Archive for the 'change' Category

The Audacity of Hope

(Photo courtesy of Bastian Groove, Flickr)


“Ask not what your country can do for you – ask what you can do for your country”
– John F. Kennedy

Over the last two weekends, the discount store parking lots have been packed like its Christmas.  Harried clerks rush to manage long lines at the checkout register as shoppers vie for bargains.

5 new job openings have crossed my desk in the last 4 days.

We have signed four new accounts in three weeks.  Some are venture capital firms preparing to raise funds and make new investments.

After a significant dip in December, my company’s new business pipeline is as healthy as ever.

And yet……..

Two of my family members have lost their jobs.  The eldest of these (my mother) has decided to take a few months off instead of bang her head against the wall trying to find a job in the NYC economy.

So what’s happening?

Those of us who were children in the 70’s and have spent a career in technology have been here before.

We remember long lines at the gas pump as children. We remember the total technology collapse in 2001.  Guess what?  We survived and eventually thrived.  We learned to work smarter, faster, and better.  We don’t measure our personal value or worth by big bonuses, 401K accounts or pension funds.  We’re still out there, quietly toiling away in a way that adds value to our economy every day.

Certainly the manufacturing and banking sectors are taking it “on the chin.”  I’m sorry, but I think we might all agree that a correction is long overdue.  However, I reject the notion that there’s shame in success.

What the heck happened to “the audacity of hope?”  Why is it embarrassing to be working hard and doing well?  Is it so appalling that there’s no such thing as free rent or free rides.  Are we not strong enough to reinvent ourselves?  Have we become a nation of people who think we are owed a living because of where we live?  Should we protect ourselves from other nations that have pulled themselves up by the bootstraps?  I credit my fellow Americans with being able to do so much more than seek entitlements and protectionist policies.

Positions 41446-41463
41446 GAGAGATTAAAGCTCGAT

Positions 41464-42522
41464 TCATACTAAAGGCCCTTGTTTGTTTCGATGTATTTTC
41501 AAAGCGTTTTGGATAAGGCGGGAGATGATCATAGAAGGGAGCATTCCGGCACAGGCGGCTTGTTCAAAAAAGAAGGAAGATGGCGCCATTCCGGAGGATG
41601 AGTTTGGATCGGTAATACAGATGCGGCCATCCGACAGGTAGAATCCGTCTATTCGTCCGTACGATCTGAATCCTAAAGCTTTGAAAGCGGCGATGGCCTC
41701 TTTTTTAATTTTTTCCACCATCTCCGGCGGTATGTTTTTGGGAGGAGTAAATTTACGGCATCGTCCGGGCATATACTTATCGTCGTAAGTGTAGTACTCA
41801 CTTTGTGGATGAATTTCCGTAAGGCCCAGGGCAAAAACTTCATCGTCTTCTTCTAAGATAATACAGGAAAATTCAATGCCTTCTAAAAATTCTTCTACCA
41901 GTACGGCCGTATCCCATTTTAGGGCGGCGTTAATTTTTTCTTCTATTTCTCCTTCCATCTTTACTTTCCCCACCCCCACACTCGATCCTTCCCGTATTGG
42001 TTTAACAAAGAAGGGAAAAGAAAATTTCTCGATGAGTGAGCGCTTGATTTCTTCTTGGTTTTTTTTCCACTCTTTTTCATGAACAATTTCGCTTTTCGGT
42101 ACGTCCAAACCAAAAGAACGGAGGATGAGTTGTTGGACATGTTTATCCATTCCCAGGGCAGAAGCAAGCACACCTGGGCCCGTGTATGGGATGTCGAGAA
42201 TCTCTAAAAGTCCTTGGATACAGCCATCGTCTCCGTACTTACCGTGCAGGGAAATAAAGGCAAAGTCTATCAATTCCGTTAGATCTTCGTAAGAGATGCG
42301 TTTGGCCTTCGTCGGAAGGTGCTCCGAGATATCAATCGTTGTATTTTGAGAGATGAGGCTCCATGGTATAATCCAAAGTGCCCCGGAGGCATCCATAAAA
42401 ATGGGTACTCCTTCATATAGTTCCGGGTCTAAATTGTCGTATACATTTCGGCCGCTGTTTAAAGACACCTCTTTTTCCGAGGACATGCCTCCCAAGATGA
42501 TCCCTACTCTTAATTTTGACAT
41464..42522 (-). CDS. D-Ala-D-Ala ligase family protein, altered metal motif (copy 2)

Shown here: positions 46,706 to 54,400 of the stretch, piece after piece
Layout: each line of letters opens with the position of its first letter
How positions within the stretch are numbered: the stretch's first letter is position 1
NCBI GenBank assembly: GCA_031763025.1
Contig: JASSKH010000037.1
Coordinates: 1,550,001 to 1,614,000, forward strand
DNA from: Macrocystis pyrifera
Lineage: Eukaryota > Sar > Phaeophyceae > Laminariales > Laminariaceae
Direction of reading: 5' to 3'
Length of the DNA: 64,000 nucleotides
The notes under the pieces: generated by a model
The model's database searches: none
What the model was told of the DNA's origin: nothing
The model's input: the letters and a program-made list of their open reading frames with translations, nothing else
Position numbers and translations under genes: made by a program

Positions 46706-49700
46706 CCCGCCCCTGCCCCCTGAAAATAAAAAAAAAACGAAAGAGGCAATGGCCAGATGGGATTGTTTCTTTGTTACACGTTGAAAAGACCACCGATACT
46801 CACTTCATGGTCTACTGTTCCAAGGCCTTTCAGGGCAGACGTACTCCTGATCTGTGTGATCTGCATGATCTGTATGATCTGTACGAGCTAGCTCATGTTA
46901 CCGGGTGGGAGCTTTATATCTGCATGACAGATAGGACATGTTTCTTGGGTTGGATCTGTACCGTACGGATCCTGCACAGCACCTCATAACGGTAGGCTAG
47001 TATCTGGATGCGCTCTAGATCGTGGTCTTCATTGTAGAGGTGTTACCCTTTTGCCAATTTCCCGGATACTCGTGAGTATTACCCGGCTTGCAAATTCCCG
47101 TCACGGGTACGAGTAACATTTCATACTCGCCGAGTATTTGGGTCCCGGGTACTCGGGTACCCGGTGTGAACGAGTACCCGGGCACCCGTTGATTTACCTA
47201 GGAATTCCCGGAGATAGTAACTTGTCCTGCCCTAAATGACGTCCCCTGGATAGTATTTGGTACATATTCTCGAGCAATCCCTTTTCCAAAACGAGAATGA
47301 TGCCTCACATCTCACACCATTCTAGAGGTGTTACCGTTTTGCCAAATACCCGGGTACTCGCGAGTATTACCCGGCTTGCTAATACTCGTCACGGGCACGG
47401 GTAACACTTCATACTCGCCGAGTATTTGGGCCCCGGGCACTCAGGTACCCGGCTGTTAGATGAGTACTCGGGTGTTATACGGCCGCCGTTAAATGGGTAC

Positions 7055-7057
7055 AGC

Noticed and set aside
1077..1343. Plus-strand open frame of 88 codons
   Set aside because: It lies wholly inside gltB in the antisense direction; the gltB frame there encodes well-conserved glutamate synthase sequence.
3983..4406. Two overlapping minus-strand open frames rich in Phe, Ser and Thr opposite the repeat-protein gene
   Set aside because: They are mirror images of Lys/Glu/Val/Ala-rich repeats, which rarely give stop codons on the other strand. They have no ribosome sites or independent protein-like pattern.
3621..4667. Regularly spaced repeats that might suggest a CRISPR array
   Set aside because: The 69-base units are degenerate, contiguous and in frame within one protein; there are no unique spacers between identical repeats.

We can and should be the greatest generation, but we must turn the tide of pessimism and not be afraid of optimism.

We are slowly emerging to forge a new economy and a new way of thinking.  Old yardsticks like the Dow Industrial Average might never again be reflective of success.  We need new yardsticks and new thinking.  Above all, we must go boldly into this night and not be afraid.  Success is nothing to be ashamed of – your success might be the very thing this economy needs to get back on its feet.

What can you do today to offer optimism and help reshape our economy?

— Posted by Alison Moore

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Brand marketing and power of aspirational messaging


(Photo credit: Flickr DJBrianE)